To all who served
and to
those who waited at home

Thank  You!!

"It is the soldier, not the reporter,
Who has given us freedom of the press.
It is the soldier, not the poet,
Who has given us freedom of speech.
It is the soldier, not the campus organizer,
Who has given us the freedom to demonstrate.
It is the soldier,
Who salutes the flag,
Who serves beneath the flag,
And whose coffin is draped by the flag,
Who allows the protester to burn the flag."

Father Denis Edward O'Brien, USMC

 

 

 

 

Click Here for a special

A special tribute that must be read if you are a citizen of the  USA

DADDY, WHAT IS A VET?
Some veterans bear visible signs of their service: a missing limb, a jagged scar, a certain look in the eye.
Others may carry the evidence inside them: a pin holding a bone together , a piece of shrapnel in the leg
- or perhaps another sort of inner steel:  the soul's  ally forged in the refinery of adversity.
Except in parades, however, the men and women who have kept America safe wear  no badge or emblem.
You can't tell a vet just by looking.

So what is a vet?
He is the cop on the beat who spent six months in Saudi Arabia  sweating two gallons a day
making sure the armored personnel carriers didn't run out of  fuel.

He is the barroom loudmouth, dumber than five wooden planks, whose overgrown frat-boy
behavior is outweighed a hundred times in the cosmic scales by four hours of exquisite
bravery near the 38th parallel.

She - or he - is the nurse who fought against futility and went to sleep
sobbing every night for two solid years in Da Nang.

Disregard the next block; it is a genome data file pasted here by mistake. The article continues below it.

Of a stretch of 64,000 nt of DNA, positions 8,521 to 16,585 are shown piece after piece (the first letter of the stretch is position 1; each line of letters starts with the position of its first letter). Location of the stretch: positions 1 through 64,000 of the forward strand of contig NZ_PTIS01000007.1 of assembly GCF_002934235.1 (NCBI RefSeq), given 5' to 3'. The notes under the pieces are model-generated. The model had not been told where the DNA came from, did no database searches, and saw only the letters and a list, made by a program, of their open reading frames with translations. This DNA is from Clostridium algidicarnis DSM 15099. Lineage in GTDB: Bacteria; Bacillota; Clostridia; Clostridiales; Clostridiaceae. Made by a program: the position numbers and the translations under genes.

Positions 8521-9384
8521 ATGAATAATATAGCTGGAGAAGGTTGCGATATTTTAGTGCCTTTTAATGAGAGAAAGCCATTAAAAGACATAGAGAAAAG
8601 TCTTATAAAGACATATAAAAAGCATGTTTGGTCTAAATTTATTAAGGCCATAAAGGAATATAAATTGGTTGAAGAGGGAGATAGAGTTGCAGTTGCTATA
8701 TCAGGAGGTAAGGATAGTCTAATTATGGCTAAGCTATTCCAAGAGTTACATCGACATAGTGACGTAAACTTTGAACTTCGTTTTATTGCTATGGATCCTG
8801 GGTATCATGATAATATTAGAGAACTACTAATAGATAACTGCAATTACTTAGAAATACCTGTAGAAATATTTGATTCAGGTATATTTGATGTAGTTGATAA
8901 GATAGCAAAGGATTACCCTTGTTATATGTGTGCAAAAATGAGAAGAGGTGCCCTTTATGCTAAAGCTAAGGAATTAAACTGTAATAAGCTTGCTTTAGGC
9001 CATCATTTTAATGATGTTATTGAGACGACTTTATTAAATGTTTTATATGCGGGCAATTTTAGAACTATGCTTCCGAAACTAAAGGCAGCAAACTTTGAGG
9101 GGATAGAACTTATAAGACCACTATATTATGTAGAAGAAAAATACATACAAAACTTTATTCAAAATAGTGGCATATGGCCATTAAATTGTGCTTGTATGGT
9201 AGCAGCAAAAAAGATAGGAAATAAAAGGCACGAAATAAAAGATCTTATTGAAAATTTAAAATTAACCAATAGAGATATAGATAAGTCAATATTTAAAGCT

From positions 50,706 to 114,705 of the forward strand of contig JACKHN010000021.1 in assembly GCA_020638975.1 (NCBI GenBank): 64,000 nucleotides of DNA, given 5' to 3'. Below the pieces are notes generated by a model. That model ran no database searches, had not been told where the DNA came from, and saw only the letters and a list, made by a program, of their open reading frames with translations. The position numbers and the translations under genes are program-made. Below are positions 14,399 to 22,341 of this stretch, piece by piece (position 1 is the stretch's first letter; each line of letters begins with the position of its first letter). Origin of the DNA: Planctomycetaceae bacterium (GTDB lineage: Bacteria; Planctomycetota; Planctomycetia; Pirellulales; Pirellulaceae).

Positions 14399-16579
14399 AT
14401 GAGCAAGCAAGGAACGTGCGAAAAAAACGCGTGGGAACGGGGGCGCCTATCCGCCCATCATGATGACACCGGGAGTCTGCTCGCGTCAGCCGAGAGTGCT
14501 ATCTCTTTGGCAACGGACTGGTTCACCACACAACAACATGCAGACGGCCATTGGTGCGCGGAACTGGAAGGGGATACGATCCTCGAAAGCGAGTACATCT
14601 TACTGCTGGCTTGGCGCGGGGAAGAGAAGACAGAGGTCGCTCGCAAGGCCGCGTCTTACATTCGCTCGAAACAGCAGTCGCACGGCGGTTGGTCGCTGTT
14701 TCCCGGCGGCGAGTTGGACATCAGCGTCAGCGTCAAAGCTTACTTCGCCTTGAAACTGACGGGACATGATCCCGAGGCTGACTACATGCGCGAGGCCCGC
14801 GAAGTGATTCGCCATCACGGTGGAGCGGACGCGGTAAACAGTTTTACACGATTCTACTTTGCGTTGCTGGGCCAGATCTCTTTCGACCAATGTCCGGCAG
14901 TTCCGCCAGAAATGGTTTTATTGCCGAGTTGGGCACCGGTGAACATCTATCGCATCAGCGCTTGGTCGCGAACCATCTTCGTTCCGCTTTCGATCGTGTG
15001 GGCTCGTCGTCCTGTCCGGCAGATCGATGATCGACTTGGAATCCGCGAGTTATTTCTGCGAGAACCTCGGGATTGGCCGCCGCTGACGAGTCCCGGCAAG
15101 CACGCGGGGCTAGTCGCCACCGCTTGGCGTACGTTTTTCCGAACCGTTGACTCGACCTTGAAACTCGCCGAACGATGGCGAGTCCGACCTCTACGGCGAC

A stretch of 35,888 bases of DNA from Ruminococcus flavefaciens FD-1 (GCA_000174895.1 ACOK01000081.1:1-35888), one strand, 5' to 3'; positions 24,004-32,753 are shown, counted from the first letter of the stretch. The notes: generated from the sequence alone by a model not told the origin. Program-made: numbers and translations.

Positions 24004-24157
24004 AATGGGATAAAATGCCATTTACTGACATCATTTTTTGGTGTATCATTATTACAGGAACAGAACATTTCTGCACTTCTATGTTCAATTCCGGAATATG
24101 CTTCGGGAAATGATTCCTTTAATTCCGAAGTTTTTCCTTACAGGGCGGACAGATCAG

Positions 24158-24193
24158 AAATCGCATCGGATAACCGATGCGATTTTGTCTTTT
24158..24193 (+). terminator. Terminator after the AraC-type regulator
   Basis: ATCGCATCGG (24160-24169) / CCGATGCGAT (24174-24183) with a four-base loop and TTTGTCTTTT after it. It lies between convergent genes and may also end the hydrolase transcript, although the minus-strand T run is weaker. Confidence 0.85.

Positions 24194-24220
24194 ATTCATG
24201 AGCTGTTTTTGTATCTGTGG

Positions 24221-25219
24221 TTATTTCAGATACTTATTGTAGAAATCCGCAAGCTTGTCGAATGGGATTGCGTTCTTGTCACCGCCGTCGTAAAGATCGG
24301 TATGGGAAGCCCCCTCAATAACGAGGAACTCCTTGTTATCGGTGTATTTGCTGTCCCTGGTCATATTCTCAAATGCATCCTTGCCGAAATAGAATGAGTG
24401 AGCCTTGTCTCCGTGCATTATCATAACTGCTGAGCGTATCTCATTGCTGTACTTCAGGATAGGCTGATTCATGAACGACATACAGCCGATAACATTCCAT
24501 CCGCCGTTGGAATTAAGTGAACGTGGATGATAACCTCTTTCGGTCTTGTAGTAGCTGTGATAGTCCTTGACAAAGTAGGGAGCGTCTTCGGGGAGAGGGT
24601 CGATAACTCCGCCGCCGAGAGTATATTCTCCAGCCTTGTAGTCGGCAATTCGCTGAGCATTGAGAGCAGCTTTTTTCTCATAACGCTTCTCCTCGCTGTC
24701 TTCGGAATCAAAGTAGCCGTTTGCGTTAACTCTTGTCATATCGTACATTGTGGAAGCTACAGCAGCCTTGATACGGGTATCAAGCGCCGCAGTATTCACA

He is the POW who went away one person and came back another - or didn't come back AT ALL.

He is the Quantico drill instructor who has never seen combat - but has saved
countless lives by turning slouchy, no-account rednecks and gang members
into Marines, and teaching them to watch each other's backs.

He is the parade - riding Legionnaire who pins on his ribbons and medals with  a prosthetic hand.

He is the career quartermaster who watches the ribbons and medals pass him  by.

He is any of the three anonymous heroes in The Tomb Of The Unknowns, whose
presence at the Arlington National Cemetery must forever preserve the memory
of all the anonymous heroes whose valor dies unrecognized with them on the
battlefield or in the ocean's sunless deep.

He is the old guy bagging groceries at the supermarket - palsied now and aggravatingly slow
- who helped liberate a Nazi death camp and who wishes all  day
long that his wife were still alive to hold him when the nightmares come..

He is an ordinary and yet an extraordinary human being
- a person who offered some of his life's most vital years in the service of his country,
and who sacrificed his ambitions so others would not have to sacrifice theirs.

He is a soldier and a savior and a sword against the darkness,
and he is nothing more than the finest, greatest testimony on behalf of the finest,
greatest nation ever known.

So remember, each time you see someone who has served our country, just
lean  over and say "Thank You." 
That's all most people need, and in most cases it will  mean more
than any medals they could have been awarded or were awarded.

Two little words that mean a lot, "THANK YOU".

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Bring them Home

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ęGary and Becky Earls 1998, 1999,2000
beegee@abraxis.com